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Lee's proposal to create super PAC denied

Lee's proposal to create super PAC denied

By Dennis Romboy | Posted - Dec. 4, 2011 at 3:54 p.m.

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WASHINGTON — The Federal Election Commission on Thursday denied Sen. Mike Lee's petition to allow his political action committee to create a segregated account able to accept unlimited contributions.

The Utah Republican sought to enhance his ability to help like-minded conservatives get elected by allowing unlimited donations to a fund created for that purpose. His Constitutional Conservatives Fund PAC currently can accept donations no greater than $5,000 from individuals, corporations and unions.

"It's a head scratcher," said Lee spokesman Brian Phillips. The senator, he said, wanted the same rights as other PACs.

Courts ruled the past year that individuals, corporations and unions have a right to make unlimited contributions to influence elections. The FEC implemented the rulings by allowing the formation of super PACs, which can accept unlimited funds from unlimited sources. The FEC did not specifically include lawmakers' leadership PACs.

Lee would have been the first politician in the country to have his own super PAC. Federal law does not allow him to spend "soft money" on his own campaign, but it can be used to help elect or defeat candidates in other races. He argued that as long as the PAC maintains segregated accounts, it should be able to accept unlimited funds.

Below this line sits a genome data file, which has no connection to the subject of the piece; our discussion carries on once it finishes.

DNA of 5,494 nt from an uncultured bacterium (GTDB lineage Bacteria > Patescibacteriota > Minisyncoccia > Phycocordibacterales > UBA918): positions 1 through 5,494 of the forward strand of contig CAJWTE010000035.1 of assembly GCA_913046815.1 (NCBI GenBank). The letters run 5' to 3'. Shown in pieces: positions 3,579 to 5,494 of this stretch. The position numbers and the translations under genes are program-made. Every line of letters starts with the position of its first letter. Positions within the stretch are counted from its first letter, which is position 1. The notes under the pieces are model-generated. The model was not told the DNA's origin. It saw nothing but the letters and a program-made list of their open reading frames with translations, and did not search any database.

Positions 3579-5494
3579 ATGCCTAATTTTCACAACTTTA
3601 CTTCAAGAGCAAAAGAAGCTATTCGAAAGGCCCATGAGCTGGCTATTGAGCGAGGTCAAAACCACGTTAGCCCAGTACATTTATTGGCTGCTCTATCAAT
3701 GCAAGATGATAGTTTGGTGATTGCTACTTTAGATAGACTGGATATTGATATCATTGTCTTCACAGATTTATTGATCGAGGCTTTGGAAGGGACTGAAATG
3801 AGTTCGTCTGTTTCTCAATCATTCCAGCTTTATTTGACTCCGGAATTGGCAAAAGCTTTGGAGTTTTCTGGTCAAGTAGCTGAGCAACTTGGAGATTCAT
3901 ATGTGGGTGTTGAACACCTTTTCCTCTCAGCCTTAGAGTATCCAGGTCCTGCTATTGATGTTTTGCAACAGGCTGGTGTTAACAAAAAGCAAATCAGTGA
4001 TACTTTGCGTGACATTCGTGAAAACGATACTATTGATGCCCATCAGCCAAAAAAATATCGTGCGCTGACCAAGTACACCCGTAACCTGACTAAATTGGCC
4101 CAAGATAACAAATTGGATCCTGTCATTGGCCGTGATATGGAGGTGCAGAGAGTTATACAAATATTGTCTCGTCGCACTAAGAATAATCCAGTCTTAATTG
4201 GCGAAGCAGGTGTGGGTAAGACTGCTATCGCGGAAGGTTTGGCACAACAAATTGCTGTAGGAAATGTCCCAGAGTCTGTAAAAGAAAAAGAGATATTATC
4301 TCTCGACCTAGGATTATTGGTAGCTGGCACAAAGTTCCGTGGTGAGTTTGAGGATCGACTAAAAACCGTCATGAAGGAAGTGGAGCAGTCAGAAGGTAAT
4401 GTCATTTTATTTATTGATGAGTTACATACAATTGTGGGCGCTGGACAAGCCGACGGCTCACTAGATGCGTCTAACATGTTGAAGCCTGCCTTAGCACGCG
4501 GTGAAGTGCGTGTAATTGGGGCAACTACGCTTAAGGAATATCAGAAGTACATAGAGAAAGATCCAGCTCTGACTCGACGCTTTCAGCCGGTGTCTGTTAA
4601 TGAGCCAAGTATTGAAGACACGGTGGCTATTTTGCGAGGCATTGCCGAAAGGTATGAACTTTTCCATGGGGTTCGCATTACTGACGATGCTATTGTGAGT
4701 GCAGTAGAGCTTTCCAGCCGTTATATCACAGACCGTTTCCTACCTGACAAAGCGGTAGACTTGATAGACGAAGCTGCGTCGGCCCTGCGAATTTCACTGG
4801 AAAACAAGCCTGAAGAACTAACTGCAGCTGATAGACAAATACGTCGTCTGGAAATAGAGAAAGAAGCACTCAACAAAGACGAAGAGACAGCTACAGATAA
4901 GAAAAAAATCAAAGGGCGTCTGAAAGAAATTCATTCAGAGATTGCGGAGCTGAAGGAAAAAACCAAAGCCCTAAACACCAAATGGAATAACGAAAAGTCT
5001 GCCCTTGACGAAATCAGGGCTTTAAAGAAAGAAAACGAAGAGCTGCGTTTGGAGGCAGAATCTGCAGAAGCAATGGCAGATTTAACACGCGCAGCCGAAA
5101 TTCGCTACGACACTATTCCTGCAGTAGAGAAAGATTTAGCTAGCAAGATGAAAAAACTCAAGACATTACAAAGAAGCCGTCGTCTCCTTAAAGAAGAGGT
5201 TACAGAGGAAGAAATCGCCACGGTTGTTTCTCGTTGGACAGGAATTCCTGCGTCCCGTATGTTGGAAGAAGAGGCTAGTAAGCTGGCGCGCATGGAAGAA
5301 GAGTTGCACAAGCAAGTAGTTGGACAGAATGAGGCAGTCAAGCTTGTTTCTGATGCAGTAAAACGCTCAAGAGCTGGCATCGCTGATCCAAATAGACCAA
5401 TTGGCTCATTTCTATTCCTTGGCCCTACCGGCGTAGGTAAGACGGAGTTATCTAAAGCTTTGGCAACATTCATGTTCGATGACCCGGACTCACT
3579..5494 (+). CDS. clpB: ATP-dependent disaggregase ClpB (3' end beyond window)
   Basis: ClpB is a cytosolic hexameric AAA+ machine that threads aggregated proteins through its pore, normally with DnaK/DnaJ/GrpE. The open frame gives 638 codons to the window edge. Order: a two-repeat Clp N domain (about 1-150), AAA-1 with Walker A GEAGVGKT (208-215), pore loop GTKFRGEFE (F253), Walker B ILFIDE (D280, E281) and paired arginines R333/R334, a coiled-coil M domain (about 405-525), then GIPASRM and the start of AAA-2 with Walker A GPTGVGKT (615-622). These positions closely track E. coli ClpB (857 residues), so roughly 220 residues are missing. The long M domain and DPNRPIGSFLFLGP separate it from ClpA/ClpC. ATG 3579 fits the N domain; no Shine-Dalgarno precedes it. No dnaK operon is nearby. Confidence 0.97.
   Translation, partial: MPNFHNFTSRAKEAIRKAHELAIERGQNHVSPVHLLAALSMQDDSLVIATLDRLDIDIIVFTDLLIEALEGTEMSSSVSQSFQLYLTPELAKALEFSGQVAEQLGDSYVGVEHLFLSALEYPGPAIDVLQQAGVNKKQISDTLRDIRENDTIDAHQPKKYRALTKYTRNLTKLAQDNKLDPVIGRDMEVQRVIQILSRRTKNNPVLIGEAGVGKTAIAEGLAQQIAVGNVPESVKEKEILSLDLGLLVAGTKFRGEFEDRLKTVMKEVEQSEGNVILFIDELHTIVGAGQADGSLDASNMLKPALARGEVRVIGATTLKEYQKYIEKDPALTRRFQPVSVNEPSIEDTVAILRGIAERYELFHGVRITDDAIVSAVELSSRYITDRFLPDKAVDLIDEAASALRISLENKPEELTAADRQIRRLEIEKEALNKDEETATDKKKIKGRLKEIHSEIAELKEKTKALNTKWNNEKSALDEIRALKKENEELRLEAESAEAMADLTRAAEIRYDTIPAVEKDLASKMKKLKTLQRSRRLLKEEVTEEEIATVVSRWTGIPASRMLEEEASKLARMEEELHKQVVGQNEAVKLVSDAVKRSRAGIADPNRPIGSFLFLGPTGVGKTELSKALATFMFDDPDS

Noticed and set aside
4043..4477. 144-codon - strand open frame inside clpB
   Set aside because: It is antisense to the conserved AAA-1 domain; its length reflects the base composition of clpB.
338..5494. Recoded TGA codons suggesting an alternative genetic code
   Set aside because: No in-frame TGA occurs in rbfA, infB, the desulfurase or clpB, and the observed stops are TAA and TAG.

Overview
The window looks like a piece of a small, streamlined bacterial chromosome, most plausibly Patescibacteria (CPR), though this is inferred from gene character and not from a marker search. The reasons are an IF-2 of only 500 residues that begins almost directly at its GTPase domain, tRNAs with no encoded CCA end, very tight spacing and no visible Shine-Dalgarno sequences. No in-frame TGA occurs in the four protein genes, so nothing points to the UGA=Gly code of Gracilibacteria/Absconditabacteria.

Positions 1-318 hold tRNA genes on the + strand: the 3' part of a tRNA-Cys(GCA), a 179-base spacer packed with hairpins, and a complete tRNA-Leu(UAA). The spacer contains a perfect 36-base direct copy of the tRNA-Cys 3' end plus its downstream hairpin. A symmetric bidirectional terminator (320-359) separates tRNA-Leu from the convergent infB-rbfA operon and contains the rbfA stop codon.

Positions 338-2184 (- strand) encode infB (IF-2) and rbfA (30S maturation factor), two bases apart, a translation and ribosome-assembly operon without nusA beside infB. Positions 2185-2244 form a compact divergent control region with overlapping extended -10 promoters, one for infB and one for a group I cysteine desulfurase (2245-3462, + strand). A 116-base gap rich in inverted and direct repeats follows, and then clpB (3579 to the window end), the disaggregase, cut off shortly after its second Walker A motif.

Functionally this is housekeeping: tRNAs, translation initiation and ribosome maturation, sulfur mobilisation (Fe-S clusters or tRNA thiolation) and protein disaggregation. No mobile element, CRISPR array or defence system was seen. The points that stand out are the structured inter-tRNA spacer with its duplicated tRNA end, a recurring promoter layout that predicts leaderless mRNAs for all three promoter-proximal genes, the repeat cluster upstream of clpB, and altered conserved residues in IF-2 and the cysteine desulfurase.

The proposal went too far for even the most conservative FEC commissioner, according to the Huffington Post.

"Your argument essentially does away with contribution limits," said Commissioner Donald McGahn, an outspoken conservative opposed to most campaign finance laws. "It's well beyond what we do here and well beyond what I do here, which is saying something."

McGahn said he likely agrees that the government should not discriminate when applying regulations on independent expenditures, but that the statute and regulations clearly limit contributions to members of Congress to protect against corruption or the appearance of corruption.

Phillips said under Lee's proposal, there would be more transparency and accountability because the public would be able to see where the money is coming from.

Lee has not decided whether to challenge the unanimous FEC ruling, Phillips said.

Dennis Romboy


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